Wrongly convicted in 1917 Houston race riots
The Army will correct the service records of Black soldiers hanged by the U.S. military following the 1917 Houston race riots and deliver veteran benefits to their descendants in a display of historical reckoning.
The Army is setting aside the soldiers’ convictions, correcting records to note honorable discharges for 95 soldiers, and setting up a mechanism to deliver survivor benefits through the Department of Veterans Affairs. Army Under Secretary Gabe Camarillo announced on Nov. 6 the service’s steps to right the wrongs of the U.S. military justice system which resulted in the largest mass execution of American soldiers by the U.S. Army.
“Today, the legacy of the soldiers, their patriotism and service to our nation — protecting freedoms that they themselves could not enjoy–is being respected, and uplifted,” said Jason Holt, an attorney and descendent of Pfc. Thomas Hawkins, at the Buffalo Soldiers National Museum in Houston, Texas. “I pray with all my heart that their souls witnessed these moments of reckoning and are set free.”
The historic change comes after the Army received petitions from retired general officers and the South Texas College of Law, requesting a review of the court’s decision and clemency for the 110 soldiers. Army Secretary Christine Wormuth directed a board in charge of military record corrections to review each of the cases. The board determined the court proceedings to be “fundamentally unfair,” and unanimously recommended that all convictions be set aside and that the soldiers’ military service be re-characterized as honorable.
In light of the changes, Fort Sam Houston National Cemetery, where 17 of the soldiers are interred, will provide new headstones with the “same amount of information that every veteran is entitled to,” said Matthew Quinn, Under Secretary for Memorial Affairs. The Army also announced 17 personal soldier pages featured on the Veterans Legacy Memorial.
“While we cannot go back in time to change the past from today on, we have an obligation to correct the record. Not only should we recognize the dedicated service of these Buffalo Soldiers, we must restore and preserve their legacies in perpetuity,” Quinn said.
In the summer of 1917, the 3rd Battalion was sent to Houston to guard a construction site that would later become Camp Logan. As racial tensions boiled up in Houston that summer, rumors and threats spurred a group of more than 100 Black soldiers to seize weapons and leave camp “thinking that they were marching in their own self defense,” Camarillo said.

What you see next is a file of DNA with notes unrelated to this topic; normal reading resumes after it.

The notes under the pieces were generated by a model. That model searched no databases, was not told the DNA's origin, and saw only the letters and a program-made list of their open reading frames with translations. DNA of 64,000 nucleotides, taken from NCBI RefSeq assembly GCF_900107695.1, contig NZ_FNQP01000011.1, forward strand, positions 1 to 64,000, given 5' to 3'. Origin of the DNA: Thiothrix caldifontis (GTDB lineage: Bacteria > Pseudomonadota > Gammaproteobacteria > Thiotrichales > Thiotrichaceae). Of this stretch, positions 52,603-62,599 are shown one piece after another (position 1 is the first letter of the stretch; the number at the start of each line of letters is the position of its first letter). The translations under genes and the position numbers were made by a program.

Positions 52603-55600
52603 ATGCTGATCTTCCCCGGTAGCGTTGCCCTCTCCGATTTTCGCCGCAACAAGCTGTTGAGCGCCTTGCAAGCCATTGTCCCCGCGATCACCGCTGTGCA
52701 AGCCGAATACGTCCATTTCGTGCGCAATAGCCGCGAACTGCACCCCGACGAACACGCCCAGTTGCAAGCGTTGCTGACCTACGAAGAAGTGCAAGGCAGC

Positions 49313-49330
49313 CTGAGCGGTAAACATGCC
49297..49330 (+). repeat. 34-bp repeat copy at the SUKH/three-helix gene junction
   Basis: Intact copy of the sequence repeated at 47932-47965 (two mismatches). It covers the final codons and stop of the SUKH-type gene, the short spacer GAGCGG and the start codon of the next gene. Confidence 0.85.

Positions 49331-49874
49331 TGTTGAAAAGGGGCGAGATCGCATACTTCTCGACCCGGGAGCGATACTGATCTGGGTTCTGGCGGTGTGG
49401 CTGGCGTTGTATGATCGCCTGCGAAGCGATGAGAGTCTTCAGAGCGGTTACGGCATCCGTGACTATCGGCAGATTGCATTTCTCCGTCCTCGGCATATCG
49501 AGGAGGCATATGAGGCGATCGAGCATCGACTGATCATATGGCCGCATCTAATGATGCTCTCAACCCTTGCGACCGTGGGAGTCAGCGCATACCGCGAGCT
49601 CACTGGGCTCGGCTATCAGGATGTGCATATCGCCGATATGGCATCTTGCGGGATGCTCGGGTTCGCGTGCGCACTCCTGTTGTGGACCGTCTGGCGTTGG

The 19 Black soldiers were charged with mutiny and murder and sentenced to hanging. The first set of executions took place in secrecy the day following the sentencing hearing. Ultimately, this led to a regulatory change that prohibited future executions without review by the War Department and the president.
“While we commemorate this momentous occasion, wherein we have literally been the arc of the moral universe toward justice, we cannot rest on our laurels,” said Rep. Al Green (D-Texas). “The pain for the 10 Black soldiers is a stark reminder of the racial prejudices that men and women of color continue to face.”
The soldiers who received clemency served in the 3rd Battalion of the 24th Infantry Regiment and were nicknamed “Buffalo Soldiers,” a term for service members of color who were assigned to segregated, all-Black Army units after the end of the Civil War. The 24th regiment served in Cuba, Mexico, and the Philippines and “with their own hands, helped build the American West,” Camarillo said.
Congress established six all-Black regiments in 1866 to help with post-Civil War rebuilding efforts and to fight on the Western frontier during the American Indian Wars. Native Americans who fought against these troops referred to the Black cavalry as "Buffalo Soldiers" because of their dark, curly hair which resembled a buffalo’s coat, according to popular lore. While the origins have not been confirmed, Black soldiers embraced the nickname by World War I and the 92nd Infantry Division adopted the buffalo as the symbol for its unit patch, according to the National Museum for African American History and Culture.
All-black regiments were disbanded during the Korean War under a 1948 executive order from President Harry Truman which desegregated the military.
“Most people had moved on over the years. The Houston incident had become a historical footnote for niche academics, but the story was very much alive for the descendants of the wrongfully executed and the wrongfully convicted,” said Brig. Gen. Ronald D. Sullivan. He now serves as the chief judge of the Army Court of Criminal Appeals created in the wake of the Houston incident.
The Fort Sam Houston National Cemetary’s plaque will feature the historic reckoning of the Army’s role in hanging its troops and the “widespread racism and the tensions” that “pervaded the trial process for the soldiers making their trials unfair,” Sullivan said. It will also reflect the soldiers’ honorable discharges.
“I cannot even tell you that when the Under Secretary Camarillo made his announcement about the honorable discharges being restored or granted and that the descendants would get benefits, I don’t know about you, but I had tears in my eyes knowing that long though it may be, the arc of the moral universe still bends towards justice,” Green said.